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Mortgage Refinancing Tips

Mortgage refinancing requires establishing a new home loan to pay off original mortgage notes. Borrowers can refinance their home to obtain a reduced interest rate, change the type of loan, or receive cash from accrued equity to pay off debts, make home improvements, take a vacation or invest in profitable ventures.

When entering into mortgage refinancing borrowers must undergo the same type of credit approval process encountered when taking out the original loan. It is a good idea to review current loan documents to determine the current rate of interest. Financial experts recommend homeowners only refinance mortgages when they can reduce interest rates by 2-percent or more.

Homeowners should also review mortgage notes to determine if a prepayment clause is included. This information is usually provided in the Truth in Lending disclosure statement. Most home mortgage loans include a prepayment penalty. Borrowers incur these costs when paying loans off early.

In addition to prepayment penalties, borrowers have to pay closing costs when refinancing mortgages. Closing costs can range between 3- and 6-percent of the outstanding principal and interest. Common settlement fees include loan application, loan origination, home inspection, appraisals, surveys, title search, title insurance, and legal fees.

Some mortgage lenders offer no-cost loans, allowing borrowers to roll closing costs into the loan. Homeowners must realize they will pay interest on the closing costs for the duration of the loan. In most cases, no cost home mortgage loans can be more costly than paying settlement costs upfront.

Chances are your home is your most valuable asset. It is imperative to understand the process of mortgage refinancing and take time to shop around for the best loan. Becoming informed and comparison shopping can save thousands of dollars over the long run. Unless you are a mortgage expert, take time to brush up on the topic so you can make the best financial decision.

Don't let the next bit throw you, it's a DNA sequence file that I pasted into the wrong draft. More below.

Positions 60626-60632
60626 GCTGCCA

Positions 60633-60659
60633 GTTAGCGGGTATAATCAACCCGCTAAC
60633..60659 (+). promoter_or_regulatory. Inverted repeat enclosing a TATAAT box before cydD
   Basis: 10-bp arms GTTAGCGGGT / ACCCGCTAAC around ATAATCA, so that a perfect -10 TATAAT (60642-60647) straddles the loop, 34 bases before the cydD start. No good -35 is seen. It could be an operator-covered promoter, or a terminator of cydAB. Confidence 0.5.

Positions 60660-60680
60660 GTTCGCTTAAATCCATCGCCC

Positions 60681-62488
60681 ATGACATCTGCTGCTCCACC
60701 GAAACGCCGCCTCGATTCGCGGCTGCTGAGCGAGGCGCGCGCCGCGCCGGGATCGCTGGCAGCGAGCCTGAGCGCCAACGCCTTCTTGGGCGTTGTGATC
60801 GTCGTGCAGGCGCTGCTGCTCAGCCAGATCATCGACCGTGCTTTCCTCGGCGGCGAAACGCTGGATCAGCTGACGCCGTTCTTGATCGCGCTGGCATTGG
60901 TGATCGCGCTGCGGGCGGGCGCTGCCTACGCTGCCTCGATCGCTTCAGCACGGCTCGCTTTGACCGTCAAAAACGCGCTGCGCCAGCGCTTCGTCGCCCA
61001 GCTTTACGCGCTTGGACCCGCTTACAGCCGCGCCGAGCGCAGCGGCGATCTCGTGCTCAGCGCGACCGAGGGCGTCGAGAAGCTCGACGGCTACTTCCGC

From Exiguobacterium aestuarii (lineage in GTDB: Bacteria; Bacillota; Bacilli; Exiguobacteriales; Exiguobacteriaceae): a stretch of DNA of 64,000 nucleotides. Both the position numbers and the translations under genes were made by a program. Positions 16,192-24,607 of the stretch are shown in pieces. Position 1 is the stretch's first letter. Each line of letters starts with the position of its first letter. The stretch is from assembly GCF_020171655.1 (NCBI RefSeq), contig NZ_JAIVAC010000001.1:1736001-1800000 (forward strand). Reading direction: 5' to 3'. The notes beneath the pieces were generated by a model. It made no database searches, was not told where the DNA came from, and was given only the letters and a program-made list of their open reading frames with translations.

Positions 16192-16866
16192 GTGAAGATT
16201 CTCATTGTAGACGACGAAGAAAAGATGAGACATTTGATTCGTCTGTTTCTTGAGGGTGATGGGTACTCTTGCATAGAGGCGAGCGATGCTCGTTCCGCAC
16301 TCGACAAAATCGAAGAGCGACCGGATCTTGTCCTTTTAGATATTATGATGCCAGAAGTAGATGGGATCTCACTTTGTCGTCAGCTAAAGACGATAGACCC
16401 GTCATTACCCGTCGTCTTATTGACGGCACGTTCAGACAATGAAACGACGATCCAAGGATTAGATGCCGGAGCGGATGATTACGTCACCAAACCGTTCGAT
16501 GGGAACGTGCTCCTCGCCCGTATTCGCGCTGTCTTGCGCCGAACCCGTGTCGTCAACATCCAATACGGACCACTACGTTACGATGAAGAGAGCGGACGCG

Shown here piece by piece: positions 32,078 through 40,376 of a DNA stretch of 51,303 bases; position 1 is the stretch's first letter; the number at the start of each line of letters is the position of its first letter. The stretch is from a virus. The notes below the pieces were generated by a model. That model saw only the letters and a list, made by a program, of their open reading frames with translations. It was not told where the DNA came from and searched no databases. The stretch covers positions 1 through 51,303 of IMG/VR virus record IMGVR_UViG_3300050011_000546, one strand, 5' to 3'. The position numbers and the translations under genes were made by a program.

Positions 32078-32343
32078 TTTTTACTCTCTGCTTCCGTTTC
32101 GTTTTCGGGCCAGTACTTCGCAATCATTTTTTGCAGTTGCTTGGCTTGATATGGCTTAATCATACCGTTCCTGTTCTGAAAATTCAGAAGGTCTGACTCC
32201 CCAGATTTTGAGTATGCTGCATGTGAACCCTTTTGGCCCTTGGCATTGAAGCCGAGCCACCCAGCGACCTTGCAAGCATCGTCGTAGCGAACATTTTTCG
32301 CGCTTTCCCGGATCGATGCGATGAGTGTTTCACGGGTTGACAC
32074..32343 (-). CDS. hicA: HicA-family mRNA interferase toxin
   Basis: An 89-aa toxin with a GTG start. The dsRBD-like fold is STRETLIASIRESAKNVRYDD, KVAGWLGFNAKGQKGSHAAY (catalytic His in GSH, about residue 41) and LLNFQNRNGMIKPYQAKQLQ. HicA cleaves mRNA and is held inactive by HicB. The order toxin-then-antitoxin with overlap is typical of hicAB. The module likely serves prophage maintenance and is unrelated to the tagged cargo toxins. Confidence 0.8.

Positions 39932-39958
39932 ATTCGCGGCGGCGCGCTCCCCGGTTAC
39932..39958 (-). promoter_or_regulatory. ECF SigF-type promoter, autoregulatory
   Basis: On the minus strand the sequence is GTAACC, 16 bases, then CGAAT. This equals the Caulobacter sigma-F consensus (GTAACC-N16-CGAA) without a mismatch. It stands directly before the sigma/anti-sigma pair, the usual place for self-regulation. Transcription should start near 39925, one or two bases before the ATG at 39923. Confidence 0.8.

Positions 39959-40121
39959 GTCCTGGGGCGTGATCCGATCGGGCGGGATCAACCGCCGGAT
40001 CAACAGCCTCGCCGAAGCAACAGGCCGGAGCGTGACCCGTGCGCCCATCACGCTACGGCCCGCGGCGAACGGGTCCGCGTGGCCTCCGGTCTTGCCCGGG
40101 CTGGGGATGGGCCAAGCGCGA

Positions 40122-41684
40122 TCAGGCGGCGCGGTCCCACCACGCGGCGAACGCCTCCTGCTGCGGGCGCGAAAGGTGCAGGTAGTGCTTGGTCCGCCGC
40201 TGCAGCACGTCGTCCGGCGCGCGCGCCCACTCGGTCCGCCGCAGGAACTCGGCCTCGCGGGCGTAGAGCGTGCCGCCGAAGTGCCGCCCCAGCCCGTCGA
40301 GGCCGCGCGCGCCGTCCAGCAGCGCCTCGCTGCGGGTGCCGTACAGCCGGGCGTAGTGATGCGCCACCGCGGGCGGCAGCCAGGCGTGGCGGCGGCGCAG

The Internet provides an abundance of mortgage refinance information. It is best to utilize government websites such as The Federal Reserve Board, Federal Housing Authority, and U.S. Department of Housing and Urban Development (HUD) to obtain accurate information.

The Federal Reserve Board offers home loan refinancing tips, resources and downloadable worksheets, as well as links to lenders and federal agencies. Start by downloading the mortgage refinancing eligibility worksheets to determine if you meet refinance criteria. Obtain the facts about mortgage refinance at FederalReserve.gov.

Refinancing mortgages extends the terms of the loan. For example, if you have 18 years remaining on a 30-year mortgage note, you will extend mortgage payments for an additional 12 years by refinancing into a new 30-year loan.

It is important to determine the actual costs of refinancing. Prepayment penalties, closing costs and extension of terms can add thousands to the actual cost of your home. Mortgage refinancing should not be decided on a whim. If you enter into a new agreement without understanding potential ramifications, you could place your property at risk for foreclosure.

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